22 June, 2016
Sitting somewhere between painting, sculpture and archive, Bex Massey’s work examines the role of painting and the language of display in the face of popular culture. Through the amalgamation of sculptural form and simulacra she investigates notions of worth, both in terms of allegory; the phenomena of celebrity; the throw away nature of British popular culture and the undercurrent of anxiety drifting just below the surface of daily life.
From broadsheet headlines to Shakespearean prose-Massey’s portfolio has long focused on reinterpreting stories in a visual manner. This impetus towards narration is seen to greater extent in her latest series #mamconcurs which seeks to document, question and subvert women’s depiction in art history.
Her installations display and refashion paraphernalia appropriated from her adolescence in an ‘awkward couple’ of garish nostalgia and traditional making techniques. In so doing she enables the audience to independently manufacture their own personal histories through their associative memories to object and image.
How did you first get into what you do now?
My parents are both architects: When I wasn’t spending my formative years being dragged around sites or historical buildings of interest it was galleries and lots of them. I’d say that this and David Hockney initiated the artistic realisation. My dad showed me one of his books when I was seven and that was me sold.
Skip forward some years-through trompe l’oeil painting, shock tactic Media headlines and the cult of celebrity and you find a lot happier me playing with narratives.
I now make work which makes me smile. As if I’m not enjoying it-what is the point? That is why I collect 80s and 90s textures, I paint from an appropriated pallet of my childhood and I sculpt replicas of merch I wish I had had growing up in Thatcherite Newcastle. This nostalgic epoch also offers a degree of safety whilst world news presently documents this decade hitch hiking to hell in a hurry.
What is your favourite part of the creative process?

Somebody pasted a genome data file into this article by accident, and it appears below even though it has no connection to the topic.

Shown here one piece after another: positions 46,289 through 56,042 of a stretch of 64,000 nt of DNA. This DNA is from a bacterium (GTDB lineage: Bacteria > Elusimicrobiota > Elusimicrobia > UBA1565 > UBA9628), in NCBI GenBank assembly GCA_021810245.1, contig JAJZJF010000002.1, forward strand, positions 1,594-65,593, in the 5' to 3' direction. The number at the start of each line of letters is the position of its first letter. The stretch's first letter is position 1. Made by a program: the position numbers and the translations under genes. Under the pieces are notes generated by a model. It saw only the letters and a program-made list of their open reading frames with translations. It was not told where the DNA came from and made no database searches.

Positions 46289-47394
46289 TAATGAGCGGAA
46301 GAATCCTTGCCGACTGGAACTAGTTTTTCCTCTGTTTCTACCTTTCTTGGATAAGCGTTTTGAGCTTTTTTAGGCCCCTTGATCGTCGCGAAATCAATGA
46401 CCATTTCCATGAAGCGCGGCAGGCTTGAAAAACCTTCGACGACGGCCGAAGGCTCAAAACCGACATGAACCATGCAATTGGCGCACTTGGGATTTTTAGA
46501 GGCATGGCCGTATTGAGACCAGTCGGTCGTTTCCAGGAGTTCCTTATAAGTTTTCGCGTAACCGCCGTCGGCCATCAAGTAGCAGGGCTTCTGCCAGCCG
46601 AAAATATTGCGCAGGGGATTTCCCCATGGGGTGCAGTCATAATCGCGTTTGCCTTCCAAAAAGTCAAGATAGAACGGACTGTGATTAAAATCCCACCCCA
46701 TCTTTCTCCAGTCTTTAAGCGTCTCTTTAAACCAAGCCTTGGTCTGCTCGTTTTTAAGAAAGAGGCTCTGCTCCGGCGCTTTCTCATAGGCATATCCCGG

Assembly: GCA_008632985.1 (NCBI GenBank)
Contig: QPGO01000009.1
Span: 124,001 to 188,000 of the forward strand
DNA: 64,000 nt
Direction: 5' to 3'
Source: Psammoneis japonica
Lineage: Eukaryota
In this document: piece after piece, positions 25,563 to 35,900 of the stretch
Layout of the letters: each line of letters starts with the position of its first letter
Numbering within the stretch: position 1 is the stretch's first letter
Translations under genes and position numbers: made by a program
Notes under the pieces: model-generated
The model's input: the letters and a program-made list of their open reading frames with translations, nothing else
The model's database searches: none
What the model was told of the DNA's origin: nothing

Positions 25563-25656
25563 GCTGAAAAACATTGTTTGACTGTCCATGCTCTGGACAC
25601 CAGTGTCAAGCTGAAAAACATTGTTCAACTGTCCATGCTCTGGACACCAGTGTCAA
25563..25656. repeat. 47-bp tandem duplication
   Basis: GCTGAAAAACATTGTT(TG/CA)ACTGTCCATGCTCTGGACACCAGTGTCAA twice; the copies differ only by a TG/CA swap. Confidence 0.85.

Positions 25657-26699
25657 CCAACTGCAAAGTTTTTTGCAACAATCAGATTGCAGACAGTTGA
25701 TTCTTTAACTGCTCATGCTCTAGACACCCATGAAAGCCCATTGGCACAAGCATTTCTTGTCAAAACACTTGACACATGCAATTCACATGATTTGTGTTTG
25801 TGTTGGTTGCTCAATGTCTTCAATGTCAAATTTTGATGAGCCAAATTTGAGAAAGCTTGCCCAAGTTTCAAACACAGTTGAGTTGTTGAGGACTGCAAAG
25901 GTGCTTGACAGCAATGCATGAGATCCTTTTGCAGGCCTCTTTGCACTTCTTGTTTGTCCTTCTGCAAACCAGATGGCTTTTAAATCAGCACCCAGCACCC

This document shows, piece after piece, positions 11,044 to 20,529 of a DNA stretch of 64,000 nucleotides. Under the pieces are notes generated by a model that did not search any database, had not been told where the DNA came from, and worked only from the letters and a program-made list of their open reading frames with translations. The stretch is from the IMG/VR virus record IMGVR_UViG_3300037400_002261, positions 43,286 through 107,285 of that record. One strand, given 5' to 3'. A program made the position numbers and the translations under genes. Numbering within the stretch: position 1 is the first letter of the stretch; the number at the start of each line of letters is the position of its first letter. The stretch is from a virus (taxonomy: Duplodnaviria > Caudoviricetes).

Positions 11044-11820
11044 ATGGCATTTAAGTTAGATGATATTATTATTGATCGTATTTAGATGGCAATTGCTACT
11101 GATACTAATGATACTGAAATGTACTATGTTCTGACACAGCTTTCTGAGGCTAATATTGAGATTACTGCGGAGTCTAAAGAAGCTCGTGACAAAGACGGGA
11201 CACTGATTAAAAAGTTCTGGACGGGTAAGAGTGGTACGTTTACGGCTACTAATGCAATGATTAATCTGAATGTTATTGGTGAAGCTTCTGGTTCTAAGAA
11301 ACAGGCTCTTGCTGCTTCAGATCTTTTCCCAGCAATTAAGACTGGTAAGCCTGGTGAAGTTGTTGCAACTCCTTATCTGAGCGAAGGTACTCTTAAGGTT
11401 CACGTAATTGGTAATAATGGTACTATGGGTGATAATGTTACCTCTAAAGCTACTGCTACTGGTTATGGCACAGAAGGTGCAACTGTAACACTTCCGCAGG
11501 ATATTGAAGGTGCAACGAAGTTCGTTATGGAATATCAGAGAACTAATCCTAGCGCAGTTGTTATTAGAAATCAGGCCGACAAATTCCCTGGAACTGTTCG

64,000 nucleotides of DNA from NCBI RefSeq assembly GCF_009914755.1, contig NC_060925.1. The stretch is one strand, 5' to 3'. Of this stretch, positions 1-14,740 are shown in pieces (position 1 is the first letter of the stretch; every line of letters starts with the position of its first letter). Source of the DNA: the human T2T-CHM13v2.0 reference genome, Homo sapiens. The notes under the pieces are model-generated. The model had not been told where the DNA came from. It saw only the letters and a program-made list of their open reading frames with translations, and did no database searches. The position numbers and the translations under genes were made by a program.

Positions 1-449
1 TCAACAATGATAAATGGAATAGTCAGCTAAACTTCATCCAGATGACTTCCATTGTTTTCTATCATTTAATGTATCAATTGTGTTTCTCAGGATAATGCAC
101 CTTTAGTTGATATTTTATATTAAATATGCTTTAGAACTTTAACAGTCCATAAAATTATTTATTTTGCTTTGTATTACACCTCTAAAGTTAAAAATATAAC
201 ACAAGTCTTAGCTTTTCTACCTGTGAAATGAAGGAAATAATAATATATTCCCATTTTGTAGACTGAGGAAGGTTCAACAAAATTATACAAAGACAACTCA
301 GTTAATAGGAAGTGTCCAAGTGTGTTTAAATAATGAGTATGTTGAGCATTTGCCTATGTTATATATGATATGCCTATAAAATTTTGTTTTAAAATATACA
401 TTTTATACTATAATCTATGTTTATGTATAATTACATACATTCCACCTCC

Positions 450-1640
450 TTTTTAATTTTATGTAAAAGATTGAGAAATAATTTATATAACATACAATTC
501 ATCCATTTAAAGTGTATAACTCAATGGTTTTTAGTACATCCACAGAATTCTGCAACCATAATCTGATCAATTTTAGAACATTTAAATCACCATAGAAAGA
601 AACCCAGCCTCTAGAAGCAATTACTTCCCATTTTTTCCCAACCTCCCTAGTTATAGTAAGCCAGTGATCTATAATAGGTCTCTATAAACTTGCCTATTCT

I am a big fan of all parts of the creative process. I get a geeky thrill in researching things that many find redundant (one day I will be a pub quiz champ); sketching scenarios and making maquettes is ALL the fun and appropriating materials is slightly addictive as I systematically happen upon new items for my wardrobe. My most favourite stage would however be the ‘actual’ making. This period is really playful as long as deadlines are not looming. Ideas are developed and binned in quick succession. All in the vain hope that as the final element is added to the construction each object looks as if it was only ever designed; manufactured; bought for said new purpose, which-given that I am using recognisable objects, with overtly understood functions-I do not always pull off (sometimes it harder than it looks to get the correct dinosaur to VHS ratio). When I do excel at magician of matter–there are few things better!
You have two exhibitions coming up in Bristol and Liverpool, in addition to those recently closed in London. What impact does curation have on your work and how does it inform future projects, if at all?
Curation doesn’t necessarily impact on my practice as I can forward installation notes with my work if I am unable to attend ‘a hang’. If I were asked or was applying for a reginal/oversees exhibition I may however be inclined to submit a smaller or less breakable piece if I were unable to deliver the work to the space personally. London shows that I can get a pal and a van to, or make on site: The skies the limit.
What would be your dream project?
Residency/duo show with David Hockney. I can but dream!
If you could have a coffee or cigarette with anybody alive, dead or fictional, who would it be?
The obvious ones for me would be Jennifer Saunders, David Hockney, and the Queen. I wrote part of my thesis about a figurative religion where they were all leading deities-visa vis Jim Shaw ‘O-ism’.
As I have been afforded the afterlife however, I must say Victoria Wood. I was devastated by her sudden, recent death.
I can remember exactly zero days that weren’t improved by her japes, and I think she had so much more of that joy to bring. She changed the comedy circuit to enable women to ‘be’ funny and in so doing paved the way for the wondrous French and Saunders. Also-what a babe: Creative, comedic and clever. She had the tri-factor that make good women great. Namely I just think she would have been a hoot!!
How do you see the future of images?
Accessible by copious screens.
Mostly found in clouds.
Bex Massey is a London based artist. See more of her work: www.bexmassey.com
All photographs by @nutwork